Transparent data for eternity

The advantage of the glass storage discs is remarkable: The engraved data points are tiny nanograting units. These complex structures feature the three commonly known spatial dimensions (length, width, height) and additionally generate two optical dimensions splitting the incident light (double refraction). While the orientation of the light defines the fourth dimension, the retardance caused in the process defines the fifth. That’s why researchers refer to the technology as 5D data storage. Sounds – and is indeed – complicated, but the crucial part is that the interaction of the light enables clearly more information to be stored and read. The data density increases to eight bits per nanograting, not least because the data points with a mere size of 500 by 50 nanometers can be read out from various directions, using a combination of a light microscope and a polarizer, which essentially is nothing but a sunglass lens with a polarizer.

Writing at higher speed

The laser writing technology used in 2013 still had a huge flaw because the data transmission speed was extremely slow. But now the researchers have given the process a boost: by means of an enhanced writing method using laser pulses of varying intensities the nanograting structures are burned into the silica glass disc with both greater energetic efficiency and at much higher speed. “This new approach improves the data writing speed to a practical level, so we can write tens of gigabytes of data in a reasonable time,” says Lei. Furthermore, thermal damage to the grating structure, which kept occurring with the previously used burning method, can be avoided by the ultrashort light pulses.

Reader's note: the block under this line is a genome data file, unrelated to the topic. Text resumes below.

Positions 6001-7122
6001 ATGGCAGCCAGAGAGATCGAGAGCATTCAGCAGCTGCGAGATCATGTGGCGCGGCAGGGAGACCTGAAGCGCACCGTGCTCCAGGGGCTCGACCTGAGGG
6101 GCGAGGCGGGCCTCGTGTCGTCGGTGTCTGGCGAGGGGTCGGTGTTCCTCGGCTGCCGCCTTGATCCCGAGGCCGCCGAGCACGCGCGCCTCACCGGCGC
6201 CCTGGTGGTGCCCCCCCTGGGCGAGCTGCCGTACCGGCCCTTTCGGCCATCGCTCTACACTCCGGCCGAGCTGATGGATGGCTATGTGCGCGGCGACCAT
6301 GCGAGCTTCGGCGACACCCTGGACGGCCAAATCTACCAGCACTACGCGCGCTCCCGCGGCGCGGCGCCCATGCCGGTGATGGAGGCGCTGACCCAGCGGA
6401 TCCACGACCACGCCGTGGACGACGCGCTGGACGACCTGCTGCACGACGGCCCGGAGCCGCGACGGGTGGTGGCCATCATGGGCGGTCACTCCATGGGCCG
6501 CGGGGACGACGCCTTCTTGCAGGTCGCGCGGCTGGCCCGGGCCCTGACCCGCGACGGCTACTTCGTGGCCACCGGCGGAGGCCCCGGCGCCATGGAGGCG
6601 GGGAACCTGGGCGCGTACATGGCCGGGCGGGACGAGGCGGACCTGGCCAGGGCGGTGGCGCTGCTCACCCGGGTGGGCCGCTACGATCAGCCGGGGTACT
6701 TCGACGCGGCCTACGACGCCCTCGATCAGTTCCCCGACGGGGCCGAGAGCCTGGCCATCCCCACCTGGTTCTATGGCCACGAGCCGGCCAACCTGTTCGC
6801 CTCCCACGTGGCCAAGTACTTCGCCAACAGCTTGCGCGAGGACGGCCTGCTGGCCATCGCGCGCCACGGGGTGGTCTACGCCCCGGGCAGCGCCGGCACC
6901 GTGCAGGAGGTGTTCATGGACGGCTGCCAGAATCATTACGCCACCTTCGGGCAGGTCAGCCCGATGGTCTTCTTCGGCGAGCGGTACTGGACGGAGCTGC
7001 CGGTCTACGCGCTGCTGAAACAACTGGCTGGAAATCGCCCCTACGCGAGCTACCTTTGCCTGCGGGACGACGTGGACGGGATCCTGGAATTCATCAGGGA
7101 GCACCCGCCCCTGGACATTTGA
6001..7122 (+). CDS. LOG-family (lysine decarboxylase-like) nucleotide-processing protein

The UK researchers have managed to write text data onto silica glass discs with nearly 100-percent readout accuracy at a high rate of up to 1,000,000 voxels per second – equating to a data volume of 230 kilobytes or more than 100 pages of text per second.

This new storage technology has been causing a sensation not only on Earth. In 2018, US billionaire and SpaceX owner Elon Musk launched a Tesla Roadster into space aboard a Falcon Heavy rocket for PR purposes. The car had a 5D data storage disc on board with the entire Foundation trilogy – the popular science fiction series by the Russian writer and inventor of the Three Laws of Robotics Isaac Asimov.